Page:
Rare cases of SUNCT have been reported in association with vascular compression of the trigeminal nerve (Gardella et al., 2001; Koseoglu et al., 2005), in contrast to TN, for which the incidence of trigeminal nerve compression is 47–90% (Kuroiwa et al., 1996; Majoie et al., 1997; Love and Coakham, 2001). In our series, only three SUNCT patients (7%) have vascular compression: one with the compression ipsilateral to the pain (#13), one with bilateral vascular compressions but only unilateral pain (#56) and one with unilateral compression but bilateral pain (#55). The question therefore arises as to the role of trigeminal nerve root compression by vascular loops, as it is possible to have vascular compression without attacks, and also attacks on the side contralateral to the compression. It may be that the vascular loops are incidental findings.

One SUNCT patient had generalized cerebral white matter lesions (#7), and two patients had parietal or parieto-occipital lesions that anatomically may not account for the pain: #57 and 51, who also had an ipsilateral VI nerve and contralateral XII nerve palsy due to a head injury. It is unclear as to whether these lesions were a direct cause of the SUNCT attacks, or whether they are incidental findings unassociated with the headache symptoms. Indeed, in both patients with space-occupying lesions the symptoms persisted even after their excision.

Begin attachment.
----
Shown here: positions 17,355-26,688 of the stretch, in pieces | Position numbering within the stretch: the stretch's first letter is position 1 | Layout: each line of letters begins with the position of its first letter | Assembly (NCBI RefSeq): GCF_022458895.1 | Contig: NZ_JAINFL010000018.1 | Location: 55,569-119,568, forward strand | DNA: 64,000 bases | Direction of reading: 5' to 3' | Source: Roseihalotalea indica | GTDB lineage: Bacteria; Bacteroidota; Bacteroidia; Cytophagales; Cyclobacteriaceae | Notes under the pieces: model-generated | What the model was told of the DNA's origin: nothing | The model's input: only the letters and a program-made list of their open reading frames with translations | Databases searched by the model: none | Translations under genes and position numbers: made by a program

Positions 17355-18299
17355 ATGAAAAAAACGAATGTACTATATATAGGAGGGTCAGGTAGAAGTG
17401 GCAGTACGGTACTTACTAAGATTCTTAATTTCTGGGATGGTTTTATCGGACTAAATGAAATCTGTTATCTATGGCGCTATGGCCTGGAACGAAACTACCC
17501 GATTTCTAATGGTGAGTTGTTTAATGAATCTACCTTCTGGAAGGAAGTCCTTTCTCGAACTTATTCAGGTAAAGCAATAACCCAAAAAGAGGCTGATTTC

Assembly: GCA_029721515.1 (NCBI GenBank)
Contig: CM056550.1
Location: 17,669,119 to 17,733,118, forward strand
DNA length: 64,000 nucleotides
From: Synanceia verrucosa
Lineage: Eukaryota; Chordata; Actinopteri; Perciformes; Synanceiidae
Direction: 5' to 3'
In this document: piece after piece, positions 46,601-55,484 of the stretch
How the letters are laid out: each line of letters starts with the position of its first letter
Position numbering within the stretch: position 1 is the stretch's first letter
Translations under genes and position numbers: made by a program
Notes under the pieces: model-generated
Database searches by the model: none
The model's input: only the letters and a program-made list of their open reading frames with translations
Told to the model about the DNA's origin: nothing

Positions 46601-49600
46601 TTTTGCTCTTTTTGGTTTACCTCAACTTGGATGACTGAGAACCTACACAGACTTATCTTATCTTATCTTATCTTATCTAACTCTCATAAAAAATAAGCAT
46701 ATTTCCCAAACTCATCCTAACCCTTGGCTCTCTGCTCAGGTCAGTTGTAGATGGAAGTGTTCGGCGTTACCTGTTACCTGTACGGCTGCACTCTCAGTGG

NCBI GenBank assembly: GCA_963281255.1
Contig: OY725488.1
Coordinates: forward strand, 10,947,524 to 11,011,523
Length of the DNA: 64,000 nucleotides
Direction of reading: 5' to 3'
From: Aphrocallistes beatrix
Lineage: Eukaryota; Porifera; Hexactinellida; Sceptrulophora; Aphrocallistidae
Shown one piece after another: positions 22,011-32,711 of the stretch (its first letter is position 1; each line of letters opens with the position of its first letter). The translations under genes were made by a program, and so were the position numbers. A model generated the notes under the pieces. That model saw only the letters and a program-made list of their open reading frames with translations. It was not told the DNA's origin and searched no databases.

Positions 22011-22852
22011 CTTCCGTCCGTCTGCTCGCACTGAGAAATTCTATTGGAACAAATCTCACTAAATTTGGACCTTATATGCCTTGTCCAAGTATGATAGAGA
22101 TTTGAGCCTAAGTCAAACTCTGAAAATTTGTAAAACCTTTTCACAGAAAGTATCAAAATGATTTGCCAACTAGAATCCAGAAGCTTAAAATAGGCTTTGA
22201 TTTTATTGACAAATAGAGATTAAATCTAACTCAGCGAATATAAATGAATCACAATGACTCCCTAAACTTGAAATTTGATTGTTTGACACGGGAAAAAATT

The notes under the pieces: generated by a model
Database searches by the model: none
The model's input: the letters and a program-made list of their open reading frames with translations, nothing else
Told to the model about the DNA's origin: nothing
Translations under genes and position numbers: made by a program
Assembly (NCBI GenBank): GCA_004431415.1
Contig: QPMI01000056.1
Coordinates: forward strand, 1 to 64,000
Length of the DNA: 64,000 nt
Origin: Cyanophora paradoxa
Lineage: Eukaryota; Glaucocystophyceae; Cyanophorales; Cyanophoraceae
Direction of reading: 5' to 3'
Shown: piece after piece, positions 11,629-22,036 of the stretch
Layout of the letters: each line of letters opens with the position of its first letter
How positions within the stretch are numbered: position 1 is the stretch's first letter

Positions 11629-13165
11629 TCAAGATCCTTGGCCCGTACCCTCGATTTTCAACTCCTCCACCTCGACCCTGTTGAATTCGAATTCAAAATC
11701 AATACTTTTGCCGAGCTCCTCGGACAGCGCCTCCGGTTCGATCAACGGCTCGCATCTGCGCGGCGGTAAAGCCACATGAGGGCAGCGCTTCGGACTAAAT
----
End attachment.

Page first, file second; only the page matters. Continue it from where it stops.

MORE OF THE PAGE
SUNA may include SUNCT and simplifies the classification of patients without the C or the T component. However, for the moment, given how distinctive SUNCT is clinically, keeping the separation may be useful. SUNA patients have attacks similar to SUNCT in location, duration, frequency and severity, but there is a lack of conjunctival injection, and instead there are other cranial autonomic symptoms (Headache Classification Committee of The International Headache Society, 2004). Pure SUNA is rather rare, having only one other case reported in the literature (Volcy et al., 2005). The clinical phenotype and response to medications are in most other respects very similar to SUNCT. The reason for labelling these patients with the diagnosis of SUNA is partly because SUNCT by definition requires conjunctival injection and tearing, and partly because there may be many more patients in general neurological and clinical practice who have SUNA but have been misdiagnosed because of the lack of autonomic symptoms in the eye. We report the only series of patients in the literature with SUNA. Most patients had primary chronic SUNA, with one patient experiencing spontaneous remission, as opposed to the 65% of SUNCT patients who had episodic SUNCT at some point during their disease.